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Analysis and Reconstruction of Impermanent Structures of the 17th and 18th Centuries

Glenn Darrington
Thesis: May 1994
Chair: Hamilton
Nautical Archaeology Program


Impermanent architecture was a major technology used to construct shelter in the Americas during the 17th and 18th centuries. Why these construction methods were employed instead of more permanent ones is a question historical archaeologists have been trying to answer since the 1970s. Because of their impermanent nature, only a small number of 17th and 19th century structures have survived, creating a gap in the archaeological record. This missing data must be replaced with other sources of information, such as carpentry handbooks of the period and historical accounts that describe the form and function of these dwellings.

The use of Computer Aided Design (CAD) technology, combined with a knowledge of mpermanent building techniques assists in recording, manipulating, and displaying architectural data. This method has been used to reconstruct three historic buildings. Each of these structures represents a stage in the settlement process which was used by early colonists to survive and succeed in the New World.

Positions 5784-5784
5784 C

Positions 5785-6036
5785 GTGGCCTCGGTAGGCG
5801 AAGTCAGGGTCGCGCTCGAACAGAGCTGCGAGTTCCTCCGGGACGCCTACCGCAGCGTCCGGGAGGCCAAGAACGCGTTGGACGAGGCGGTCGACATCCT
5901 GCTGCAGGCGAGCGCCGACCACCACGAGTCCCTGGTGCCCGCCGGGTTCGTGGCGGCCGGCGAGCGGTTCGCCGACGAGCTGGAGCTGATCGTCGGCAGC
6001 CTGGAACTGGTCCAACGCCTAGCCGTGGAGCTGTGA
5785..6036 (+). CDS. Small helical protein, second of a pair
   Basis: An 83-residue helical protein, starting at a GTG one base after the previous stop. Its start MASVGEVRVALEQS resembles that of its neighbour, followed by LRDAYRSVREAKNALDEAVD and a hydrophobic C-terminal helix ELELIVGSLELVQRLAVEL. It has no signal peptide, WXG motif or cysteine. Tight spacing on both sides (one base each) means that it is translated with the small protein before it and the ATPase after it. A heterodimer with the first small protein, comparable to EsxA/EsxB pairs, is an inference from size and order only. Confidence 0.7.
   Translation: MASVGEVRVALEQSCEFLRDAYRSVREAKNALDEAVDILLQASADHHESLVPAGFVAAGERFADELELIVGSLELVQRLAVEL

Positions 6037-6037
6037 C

Earlier methods of recording site data have been compared with more modern methods possible with CAD technology. These new methods have shown that more information can be gathered, manipulated, and displayed than was previously possible. Computer Aided Design technology has opened new doors of opportunity for researchers who try and recreate the historic pasts.

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